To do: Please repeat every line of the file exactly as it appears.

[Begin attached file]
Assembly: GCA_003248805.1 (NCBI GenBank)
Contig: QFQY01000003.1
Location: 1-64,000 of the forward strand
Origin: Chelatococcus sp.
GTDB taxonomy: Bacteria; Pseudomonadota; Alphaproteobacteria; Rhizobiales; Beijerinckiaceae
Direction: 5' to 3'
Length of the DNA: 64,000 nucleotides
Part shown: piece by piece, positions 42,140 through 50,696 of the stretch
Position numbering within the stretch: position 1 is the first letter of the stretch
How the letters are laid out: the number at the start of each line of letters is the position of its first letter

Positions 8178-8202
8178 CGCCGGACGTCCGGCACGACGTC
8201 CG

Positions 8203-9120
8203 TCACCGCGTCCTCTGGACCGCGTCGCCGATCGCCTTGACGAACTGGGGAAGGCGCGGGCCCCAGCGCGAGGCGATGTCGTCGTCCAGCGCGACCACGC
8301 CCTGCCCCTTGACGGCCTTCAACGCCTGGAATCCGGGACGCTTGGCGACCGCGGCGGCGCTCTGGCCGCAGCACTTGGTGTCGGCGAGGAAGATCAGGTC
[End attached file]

Assembly: GCA_003248805.1 (NCBI GenBank)
Contig: QFQY01000003.1
Location: 1-64,000 of the forward strand
Origin: Chelatococcus sp.
GTDB taxonomy: Bacteria; Pseudomonadota; Alphaproteobacteria; Rhizobiales; Beijerinckiaceae
Direction: 5' to 3'
Length of the DNA: 64,000 nucleotides
Part shown: piece by piece, positions 42,140 through 50,696 of the stretch
Position numbering within the stretch: position 1 is the first letter of the stretch
How the letters are laid out: the number at the start of each line of letters is the position of its first letter

Positions 8178-8202
8178 CGCCGGACGTCCGGCACGACGTC
8201 CG

Positions 8203-9120
8203 TCACCGCGTCCTCTGGACCGCGTCGCCGATCGCCTTGACGAACTGGGGAAGGCGCGGGCCCCAGCGCGAGGCGATGTCGTCGTCCAGCGCGACCACGC
8301 CCTGCCCCTTGACGGCCTTCAACGCCTGGAATCCGGGACGCTTGGCGACCGCGGCGGCGCTCTGGCCGCAGCACTTGGTGTCGGCGAGGAAGATCAGGTC